Tubulointerstitial fibrosis, a common endpoint outcome of a wide range of chronic kidney diseases (CKD), is preceded by activation of the a-smooth muscle actin-positive myofibroblasts, the principal effector cells that are responsible for the over-production of extracellular matrix components. This is the A1 revision of a R01 competitive renewal application, which proposes to continue our long- term efforts to elucidate the origins, activation and regulation of myofibroblasts in renal fibrogenesis. Studies in previous project period of this application indicate that dysregulated activation of key developmental signaling such as sonic hedgehog (Shh) and Wnt/beta-catenin plays a critical role in mediating fibroblast activation and renal fibrosis. In this renewal application, studies are designed to testa central hypothesis that Shh and Wnts mediate a two-way cross-talk between tubular epithelium and interstitial fibroblasts, and such 'epithelial-mesenchymal communication (EMC)'plays an essential role in promoting fibroblast activation and matrix production. The entire application consists of three specific aims.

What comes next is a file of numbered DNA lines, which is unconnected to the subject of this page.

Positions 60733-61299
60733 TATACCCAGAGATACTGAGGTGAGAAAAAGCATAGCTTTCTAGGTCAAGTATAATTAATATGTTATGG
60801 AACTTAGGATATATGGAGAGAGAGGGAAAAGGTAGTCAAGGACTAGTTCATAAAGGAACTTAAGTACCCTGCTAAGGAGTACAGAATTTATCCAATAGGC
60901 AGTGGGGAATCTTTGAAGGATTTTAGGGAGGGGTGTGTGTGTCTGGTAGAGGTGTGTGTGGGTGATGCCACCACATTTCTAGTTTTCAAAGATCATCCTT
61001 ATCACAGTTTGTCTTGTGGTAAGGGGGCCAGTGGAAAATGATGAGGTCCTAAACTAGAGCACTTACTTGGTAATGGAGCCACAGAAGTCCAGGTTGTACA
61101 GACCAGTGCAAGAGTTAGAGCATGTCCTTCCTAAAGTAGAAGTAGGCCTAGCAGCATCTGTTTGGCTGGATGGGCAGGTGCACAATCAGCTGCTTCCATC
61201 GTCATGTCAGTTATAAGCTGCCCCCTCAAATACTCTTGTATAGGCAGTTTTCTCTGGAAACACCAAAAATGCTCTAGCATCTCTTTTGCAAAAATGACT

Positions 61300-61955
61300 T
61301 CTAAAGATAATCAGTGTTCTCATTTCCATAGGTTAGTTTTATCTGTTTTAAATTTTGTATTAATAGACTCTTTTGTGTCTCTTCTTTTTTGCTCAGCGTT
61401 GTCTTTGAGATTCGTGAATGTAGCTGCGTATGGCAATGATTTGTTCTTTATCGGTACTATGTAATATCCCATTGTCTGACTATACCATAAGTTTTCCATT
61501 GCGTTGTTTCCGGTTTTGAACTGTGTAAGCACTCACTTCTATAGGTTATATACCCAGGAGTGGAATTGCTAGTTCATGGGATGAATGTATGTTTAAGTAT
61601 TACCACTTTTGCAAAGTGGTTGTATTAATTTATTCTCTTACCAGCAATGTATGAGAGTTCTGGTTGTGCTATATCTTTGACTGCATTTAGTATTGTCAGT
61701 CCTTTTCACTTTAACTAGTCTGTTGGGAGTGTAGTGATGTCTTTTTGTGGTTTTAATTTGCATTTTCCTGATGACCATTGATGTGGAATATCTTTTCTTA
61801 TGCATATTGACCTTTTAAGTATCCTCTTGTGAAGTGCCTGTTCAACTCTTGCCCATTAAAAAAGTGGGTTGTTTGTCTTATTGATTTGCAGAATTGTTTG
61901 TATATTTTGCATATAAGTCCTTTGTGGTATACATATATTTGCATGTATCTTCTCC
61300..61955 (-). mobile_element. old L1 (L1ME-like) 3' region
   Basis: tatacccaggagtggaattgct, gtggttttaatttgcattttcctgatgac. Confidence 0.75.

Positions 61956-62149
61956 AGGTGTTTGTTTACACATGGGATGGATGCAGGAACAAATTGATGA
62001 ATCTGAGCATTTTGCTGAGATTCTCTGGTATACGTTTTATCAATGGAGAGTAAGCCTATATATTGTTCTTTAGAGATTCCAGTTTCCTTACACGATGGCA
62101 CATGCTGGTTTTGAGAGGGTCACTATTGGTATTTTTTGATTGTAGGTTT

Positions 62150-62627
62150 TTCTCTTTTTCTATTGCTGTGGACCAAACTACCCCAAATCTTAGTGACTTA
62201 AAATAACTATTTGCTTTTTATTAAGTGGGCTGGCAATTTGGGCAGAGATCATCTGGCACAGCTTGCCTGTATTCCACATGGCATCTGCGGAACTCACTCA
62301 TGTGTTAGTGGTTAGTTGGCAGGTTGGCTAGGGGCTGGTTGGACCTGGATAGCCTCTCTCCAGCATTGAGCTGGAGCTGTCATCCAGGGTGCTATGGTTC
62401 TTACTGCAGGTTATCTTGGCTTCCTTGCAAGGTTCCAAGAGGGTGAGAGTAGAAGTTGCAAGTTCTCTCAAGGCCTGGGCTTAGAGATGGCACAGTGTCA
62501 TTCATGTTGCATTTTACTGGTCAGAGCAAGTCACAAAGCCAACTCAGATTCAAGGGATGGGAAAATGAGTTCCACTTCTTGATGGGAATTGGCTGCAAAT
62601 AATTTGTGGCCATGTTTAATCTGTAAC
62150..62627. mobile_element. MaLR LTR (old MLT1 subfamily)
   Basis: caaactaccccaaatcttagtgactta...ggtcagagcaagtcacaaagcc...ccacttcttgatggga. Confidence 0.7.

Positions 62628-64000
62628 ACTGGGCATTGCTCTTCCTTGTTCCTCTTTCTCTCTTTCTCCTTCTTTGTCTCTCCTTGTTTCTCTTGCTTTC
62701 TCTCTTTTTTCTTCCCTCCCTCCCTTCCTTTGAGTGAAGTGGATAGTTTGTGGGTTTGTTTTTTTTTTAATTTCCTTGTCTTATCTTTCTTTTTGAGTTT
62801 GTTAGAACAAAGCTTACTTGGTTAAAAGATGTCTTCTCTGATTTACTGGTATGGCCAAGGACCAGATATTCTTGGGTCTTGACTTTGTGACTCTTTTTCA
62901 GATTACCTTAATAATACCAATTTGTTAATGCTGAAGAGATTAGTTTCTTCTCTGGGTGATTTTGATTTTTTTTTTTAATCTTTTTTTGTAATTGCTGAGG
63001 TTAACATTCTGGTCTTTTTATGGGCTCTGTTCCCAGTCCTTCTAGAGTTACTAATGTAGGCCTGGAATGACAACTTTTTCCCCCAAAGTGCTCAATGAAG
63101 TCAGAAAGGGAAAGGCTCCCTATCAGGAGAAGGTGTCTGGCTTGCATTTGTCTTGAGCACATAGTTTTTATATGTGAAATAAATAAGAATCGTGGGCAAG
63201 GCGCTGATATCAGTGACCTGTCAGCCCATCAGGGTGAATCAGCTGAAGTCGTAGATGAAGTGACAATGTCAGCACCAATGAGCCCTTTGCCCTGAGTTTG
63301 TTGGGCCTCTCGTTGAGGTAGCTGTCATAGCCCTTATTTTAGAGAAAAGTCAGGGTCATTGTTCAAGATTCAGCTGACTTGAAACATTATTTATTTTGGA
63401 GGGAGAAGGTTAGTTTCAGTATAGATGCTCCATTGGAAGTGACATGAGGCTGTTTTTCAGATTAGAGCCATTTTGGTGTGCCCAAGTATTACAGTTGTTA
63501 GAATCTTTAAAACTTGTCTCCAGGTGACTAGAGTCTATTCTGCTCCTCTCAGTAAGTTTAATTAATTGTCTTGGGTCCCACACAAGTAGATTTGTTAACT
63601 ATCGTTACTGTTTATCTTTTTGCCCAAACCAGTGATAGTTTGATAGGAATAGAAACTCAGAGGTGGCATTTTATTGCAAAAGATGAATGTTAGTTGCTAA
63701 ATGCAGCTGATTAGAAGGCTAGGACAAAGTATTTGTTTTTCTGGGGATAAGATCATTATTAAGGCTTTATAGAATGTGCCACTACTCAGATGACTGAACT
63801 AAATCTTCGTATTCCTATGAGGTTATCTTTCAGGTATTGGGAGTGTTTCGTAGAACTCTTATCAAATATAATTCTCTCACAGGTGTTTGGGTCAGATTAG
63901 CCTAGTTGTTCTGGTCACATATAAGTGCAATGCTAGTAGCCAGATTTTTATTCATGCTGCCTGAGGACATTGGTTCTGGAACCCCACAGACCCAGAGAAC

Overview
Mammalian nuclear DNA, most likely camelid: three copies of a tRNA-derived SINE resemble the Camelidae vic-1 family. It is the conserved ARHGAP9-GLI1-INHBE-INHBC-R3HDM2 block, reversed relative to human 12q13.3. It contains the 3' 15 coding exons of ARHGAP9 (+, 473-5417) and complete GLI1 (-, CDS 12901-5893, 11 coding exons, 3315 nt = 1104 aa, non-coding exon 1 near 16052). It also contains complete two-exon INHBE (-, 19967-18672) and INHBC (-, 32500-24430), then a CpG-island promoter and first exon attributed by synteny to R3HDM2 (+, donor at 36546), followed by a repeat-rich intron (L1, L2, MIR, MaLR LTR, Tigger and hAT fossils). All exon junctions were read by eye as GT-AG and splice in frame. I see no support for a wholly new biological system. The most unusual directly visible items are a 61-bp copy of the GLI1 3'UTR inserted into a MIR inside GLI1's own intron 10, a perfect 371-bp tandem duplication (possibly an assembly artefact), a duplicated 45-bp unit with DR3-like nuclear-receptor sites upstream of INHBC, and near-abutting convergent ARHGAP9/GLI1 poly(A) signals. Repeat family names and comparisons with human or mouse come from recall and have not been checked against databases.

Aim 1 is to investigate the role of tubule-derived Shh in promoting fibroblast proliferation and activation.
Aim 2 is to investigate the role of fibroblast-derived Wnts in mediating the fibrogenic responses of tubular epithelium.
Aim 3 is to investigate the therapeutic effects of blocking Shh or/and Wnt signaling with small molecule inhibitors or endogenous antagonist on renal fibrosis. These studies promise to offer important insights into understanding how tubular injury in diseased kidneys drives fibroblast proliferation and activation, leading to excessive matrix production and scar formation. Undoubtedly, the data generated from this application will have wide implications in comprehending the pathogenesis of renal fibrosis after injury, as well as in designing future therapeutic regimens for treatment.
It is estimated that up to 13% of the US adult population has some degree of chronic kidney disease (CKD), characterized by kidney function decline and tissue fibrosis. CKD often progresses into end- stage renal failure, a devastating condition requiring renal replacement therapy. The studies proposed in this application promises to provide important insights into understanding the patho-mechanism of renal fibrosis, and may offer unique opportunities for designing rational strategies for the treatment of human fibrotic CKD.
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